Sign up ×
Super User is a question and answer site for computer enthusiasts and power users. It's 100% free, no registration required.

I'm on a connection that sometimes gets interrupted for a while, and I'm trying to determine exactly when using ping, which generates output like this:

64 bytes from icmp_req=1196 ttl=64 time=4.64 ms
64 bytes from icmp_req=1197 ttl=64 time=5.14 ms
64 bytes from icmp_req=1198 ttl=64 time=4.90 ms
64 bytes from icmp_req=1199 ttl=64 time=25293 ms < -- interruption
64 bytes from icmp_req=1200 ttl=64 time=24286 ms      starts here
64 bytes from icmp_req=1201 ttl=64 time=23278 ms
64 bytes from icmp_req=1202 ttl=64 time=22270 ms
64 bytes from icmp_req=1203 ttl=64 time=21262 ms
64 bytes from icmp_req=1204 ttl=64 time=20254 ms
64 bytes from icmp_req=1224 ttl=64 time=142 ms
64 bytes from icmp_req=1225 ttl=64 time=4.87 ms
64 bytes from icmp_req=1226 ttl=64 time=4.54 ms

How can I?

  • Output only those lines with a large time. Can grep do it?
  • Add a timestamp to them (I know about the -D option of ping, but I'd prefer a human-readable stamp)
share|improve this question
what platform is this? Windows? – uSlackr May 29 '12 at 20:42
Linux, see tags – Bart van Heukelom May 29 '12 at 20:47
Windows answer removed – uSlackr May 29 '12 at 20:58
@uSlackr But thanks for trying to help :) – Bart van Heukelom May 29 '12 at 21:01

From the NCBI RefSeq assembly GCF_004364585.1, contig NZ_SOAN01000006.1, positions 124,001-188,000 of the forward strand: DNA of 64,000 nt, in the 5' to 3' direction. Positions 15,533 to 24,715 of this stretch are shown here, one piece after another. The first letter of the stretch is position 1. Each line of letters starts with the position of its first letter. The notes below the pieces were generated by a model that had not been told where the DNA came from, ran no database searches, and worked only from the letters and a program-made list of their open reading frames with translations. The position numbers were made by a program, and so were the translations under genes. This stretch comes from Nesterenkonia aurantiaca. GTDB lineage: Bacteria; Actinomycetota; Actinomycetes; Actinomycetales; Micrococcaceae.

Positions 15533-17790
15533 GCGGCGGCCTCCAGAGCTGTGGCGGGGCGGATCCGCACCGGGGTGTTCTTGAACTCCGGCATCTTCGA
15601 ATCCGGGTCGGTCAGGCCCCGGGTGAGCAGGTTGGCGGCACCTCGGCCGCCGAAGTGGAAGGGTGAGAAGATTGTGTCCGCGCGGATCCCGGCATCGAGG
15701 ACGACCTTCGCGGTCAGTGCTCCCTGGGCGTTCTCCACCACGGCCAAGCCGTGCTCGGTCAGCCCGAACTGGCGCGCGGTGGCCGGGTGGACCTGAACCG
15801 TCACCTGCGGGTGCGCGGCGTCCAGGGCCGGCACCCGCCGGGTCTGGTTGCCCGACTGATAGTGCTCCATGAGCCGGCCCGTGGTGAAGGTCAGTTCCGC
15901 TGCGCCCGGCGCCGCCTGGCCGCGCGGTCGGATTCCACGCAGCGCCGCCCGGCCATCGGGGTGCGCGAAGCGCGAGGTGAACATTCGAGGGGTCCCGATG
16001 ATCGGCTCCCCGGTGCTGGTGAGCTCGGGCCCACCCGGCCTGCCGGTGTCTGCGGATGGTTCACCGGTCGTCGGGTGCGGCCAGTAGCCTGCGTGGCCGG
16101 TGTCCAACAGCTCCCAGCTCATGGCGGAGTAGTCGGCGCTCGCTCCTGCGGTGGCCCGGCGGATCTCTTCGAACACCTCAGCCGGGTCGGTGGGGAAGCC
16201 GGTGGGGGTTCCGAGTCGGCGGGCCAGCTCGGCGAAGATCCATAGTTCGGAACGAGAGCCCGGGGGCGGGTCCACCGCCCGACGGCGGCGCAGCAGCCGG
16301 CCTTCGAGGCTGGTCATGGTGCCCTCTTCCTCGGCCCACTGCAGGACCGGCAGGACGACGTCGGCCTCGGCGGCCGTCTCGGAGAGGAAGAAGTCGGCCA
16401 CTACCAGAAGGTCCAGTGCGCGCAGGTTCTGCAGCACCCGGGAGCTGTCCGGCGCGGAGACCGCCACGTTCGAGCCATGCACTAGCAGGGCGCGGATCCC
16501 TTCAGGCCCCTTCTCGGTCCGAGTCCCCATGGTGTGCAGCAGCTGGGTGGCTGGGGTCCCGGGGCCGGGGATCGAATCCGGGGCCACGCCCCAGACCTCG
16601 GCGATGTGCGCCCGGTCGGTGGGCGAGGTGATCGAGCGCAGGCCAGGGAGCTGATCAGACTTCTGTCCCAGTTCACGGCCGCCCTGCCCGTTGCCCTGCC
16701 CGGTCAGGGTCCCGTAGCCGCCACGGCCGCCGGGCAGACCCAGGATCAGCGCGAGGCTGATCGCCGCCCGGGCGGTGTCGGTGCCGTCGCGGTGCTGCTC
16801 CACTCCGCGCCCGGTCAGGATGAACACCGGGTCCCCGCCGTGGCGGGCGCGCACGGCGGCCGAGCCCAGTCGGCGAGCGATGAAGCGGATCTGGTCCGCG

3 Answers 3

up vote 1 down vote accepted

Worked out this solution with grep and awk (ripped from this question, maybe overkill but it works)

ping \
| grep -E "time=[0-9]{2}" --line-buffered \
| gawk '{ print strftime("%Y-%m-%d %H:%M:%S"), $0; fflush(); }'
share|improve this answer

Speaking of overkill solutions, if you'd still like an answer to your first question (only get lines with a time greater than X), try the following ugly bash-python hybrid script:


IFS='\n' read -r -d '' check_ping <<EOF
from sys import stdin
data = reduce(lambda x, y: str(x) + str(y), stdin.readlines())
time = int(float(data.split("time=")[-1].split(" ")[0].strip()))
if time > $2: print(data)

ping -c 1 $1 | python -c "${check_ping}"

If you put that into a script file, say, you can pass it two parameters: the hostname you want to ping, and the minimum TTL, below which it shouldn't echo the ping output. For example, if you run 100 it will only return pings to that take more than 100ms.

share|improve this answer

I don't like the idea of processing text for this kind of thing although it is the unix-y thing to do. You might look at perl & Net::Ping. With it you can define your own timeout and only take action whenever the ping fails. More here:

share|improve this answer

Your Answer


By posting your answer, you agree to the privacy policy and terms of service.

Not the answer you're looking for? Browse other questions tagged or ask your own question.